Skip to content

WIN! New Brunswick implements an indefinite moratorium on fracking

The Fredericton chapter highlights lack of social licence for fracking at release of commission report, February 26, 2016.

New Brunswick-based Council of Canadians chapter activists have long demanded a ban on fracking in their province and today they received some good news.

CBC reports, “Energy Minister Donald Arseneault says the New Brunswick government will indefinitely extend the province’s moratorium on hydraulic fracturing. The energy minister made the announcement on Friday in Fredericton. It was in response to the February report from the Commission on Hydraulic Fracturing. Arseneault said the shale gas industry still has not met the conditions necessary to lift the moratorium. ‘We have been clear that we would not allow this activity to go forward unless our five conditions were met’, Arseneault said in a statement.”

This morning the Fredericton chapter posted on its Facebook page, “Victory for the people!”

In December 2014, the New Brunswick government legislated a moratorium on fracking. Premier Brian Gallant said that moratorium would not be lifted until five conditions were met: 1) social licence; 2) a process to consult with First Nations; 3) a plan for wastewater disposal; 4) credible information on the impacts of fracking on health, water and the environment; 5) the development of a royalty structure.

Just a few months later, in March 2015, CBC reported, “The New Brunswick government has appointed a commission to study hydraulic fracturing and report back to cabinet within one year on whether the government’s conditions for shale gas development can be met.”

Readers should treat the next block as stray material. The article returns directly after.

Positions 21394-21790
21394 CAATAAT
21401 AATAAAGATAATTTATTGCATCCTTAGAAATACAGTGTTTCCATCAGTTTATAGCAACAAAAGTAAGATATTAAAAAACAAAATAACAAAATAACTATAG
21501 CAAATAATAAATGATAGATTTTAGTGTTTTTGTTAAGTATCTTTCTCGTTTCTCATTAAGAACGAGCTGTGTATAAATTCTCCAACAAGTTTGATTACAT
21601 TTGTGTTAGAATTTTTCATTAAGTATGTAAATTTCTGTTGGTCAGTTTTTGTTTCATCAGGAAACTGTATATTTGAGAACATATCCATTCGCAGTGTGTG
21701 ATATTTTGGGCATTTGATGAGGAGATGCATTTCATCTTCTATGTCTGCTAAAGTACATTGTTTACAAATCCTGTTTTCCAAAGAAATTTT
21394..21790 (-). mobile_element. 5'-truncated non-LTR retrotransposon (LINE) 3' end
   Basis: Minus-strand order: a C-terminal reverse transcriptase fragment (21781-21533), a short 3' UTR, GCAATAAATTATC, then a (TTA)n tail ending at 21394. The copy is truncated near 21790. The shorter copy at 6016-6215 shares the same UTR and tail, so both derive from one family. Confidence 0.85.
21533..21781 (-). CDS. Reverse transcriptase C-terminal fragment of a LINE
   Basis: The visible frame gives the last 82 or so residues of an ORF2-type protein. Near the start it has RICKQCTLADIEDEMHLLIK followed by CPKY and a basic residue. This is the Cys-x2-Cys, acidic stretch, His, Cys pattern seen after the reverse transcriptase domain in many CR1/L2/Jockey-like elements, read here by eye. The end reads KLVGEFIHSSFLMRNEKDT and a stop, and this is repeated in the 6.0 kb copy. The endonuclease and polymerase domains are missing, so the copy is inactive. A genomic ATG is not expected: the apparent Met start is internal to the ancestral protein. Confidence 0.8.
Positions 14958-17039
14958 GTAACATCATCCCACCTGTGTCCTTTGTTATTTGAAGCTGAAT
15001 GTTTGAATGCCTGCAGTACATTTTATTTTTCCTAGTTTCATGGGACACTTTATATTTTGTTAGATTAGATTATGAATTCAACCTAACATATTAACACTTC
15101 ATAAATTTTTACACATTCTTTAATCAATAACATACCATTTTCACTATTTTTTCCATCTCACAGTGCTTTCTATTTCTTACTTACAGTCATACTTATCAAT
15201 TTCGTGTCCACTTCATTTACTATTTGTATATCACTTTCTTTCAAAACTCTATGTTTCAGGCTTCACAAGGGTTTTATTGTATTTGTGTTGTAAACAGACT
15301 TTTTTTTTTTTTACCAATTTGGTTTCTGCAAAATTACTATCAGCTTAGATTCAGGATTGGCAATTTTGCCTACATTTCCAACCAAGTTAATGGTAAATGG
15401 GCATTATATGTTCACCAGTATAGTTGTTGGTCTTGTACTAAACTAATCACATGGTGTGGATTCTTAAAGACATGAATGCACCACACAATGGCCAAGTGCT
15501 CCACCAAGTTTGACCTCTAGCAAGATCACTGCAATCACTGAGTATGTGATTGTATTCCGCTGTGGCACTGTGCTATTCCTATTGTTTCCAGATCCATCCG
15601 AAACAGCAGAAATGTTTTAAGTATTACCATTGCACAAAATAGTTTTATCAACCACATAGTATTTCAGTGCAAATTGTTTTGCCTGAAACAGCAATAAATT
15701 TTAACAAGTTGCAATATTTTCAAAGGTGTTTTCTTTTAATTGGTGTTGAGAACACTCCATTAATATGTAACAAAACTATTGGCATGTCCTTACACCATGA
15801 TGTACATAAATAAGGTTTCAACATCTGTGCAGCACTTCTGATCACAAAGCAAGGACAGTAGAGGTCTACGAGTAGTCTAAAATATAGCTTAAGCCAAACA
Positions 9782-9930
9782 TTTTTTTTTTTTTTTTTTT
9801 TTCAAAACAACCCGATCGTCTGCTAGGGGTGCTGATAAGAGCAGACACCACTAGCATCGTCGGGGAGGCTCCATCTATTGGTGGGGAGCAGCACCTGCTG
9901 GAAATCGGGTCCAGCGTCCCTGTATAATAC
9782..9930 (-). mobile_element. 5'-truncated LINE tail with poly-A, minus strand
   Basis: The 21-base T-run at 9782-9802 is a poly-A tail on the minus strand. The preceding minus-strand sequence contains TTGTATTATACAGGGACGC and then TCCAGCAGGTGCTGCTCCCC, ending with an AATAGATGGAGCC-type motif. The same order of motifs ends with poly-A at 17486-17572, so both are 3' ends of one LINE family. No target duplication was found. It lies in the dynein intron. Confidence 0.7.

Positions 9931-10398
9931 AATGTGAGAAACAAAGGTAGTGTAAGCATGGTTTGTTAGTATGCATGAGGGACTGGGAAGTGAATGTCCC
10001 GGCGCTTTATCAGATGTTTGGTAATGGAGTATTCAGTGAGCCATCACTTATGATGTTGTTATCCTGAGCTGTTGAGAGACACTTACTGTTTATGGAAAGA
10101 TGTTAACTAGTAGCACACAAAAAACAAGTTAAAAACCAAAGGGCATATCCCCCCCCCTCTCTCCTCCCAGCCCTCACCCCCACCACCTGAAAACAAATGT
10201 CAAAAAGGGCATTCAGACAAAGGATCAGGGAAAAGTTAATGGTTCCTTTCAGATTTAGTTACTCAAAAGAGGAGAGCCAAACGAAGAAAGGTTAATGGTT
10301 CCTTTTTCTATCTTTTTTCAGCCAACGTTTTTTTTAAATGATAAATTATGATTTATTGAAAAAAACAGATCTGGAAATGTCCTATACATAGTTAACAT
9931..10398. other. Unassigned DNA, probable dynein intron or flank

In our November 2015 submission to the commission, we stated, “The Council of Canadians, our supporters and chapter members oppose fracking because of its immense water use, its high carbon emissions, its impacts on human health and the environment, the few jobs it creates while also threatening our tourism industry and the danger it poses to groundwater and local drinking water. We are calling for a country-wide halt on fracking operations, including here in New Brunswick, and will continue to work with people in communities to achieve this.”

When the commission released its report in February 2016, the Fredericton chapter was there with signs to make it clear there was no “social licence” for fracking in the province. Kent County chapter activist Denise Melanson was also there to state, “Based on the Commission’s report, the government of New Brunswick must commit to a legislated moratorium on hydraulic fracturing in the province. All five conditions, including social licence, have not been met and will require a lot of work. To give the people of this province some piece of mind and some security, the government should close the book on this industry.”

The Globe and Mail reports today, “In imposing a ban on fracking, New Brunswick joins Nova Scotia and Quebec as well as several U.S. states, including New York. By allowing the practice, states like Pennsylvania, West Virginia and Ohio have seen a boom in shale gas production that has helped drive down North American energy costs.”

The Canadian Association of Petroleum Producers expressed disappointment with the government’s decision.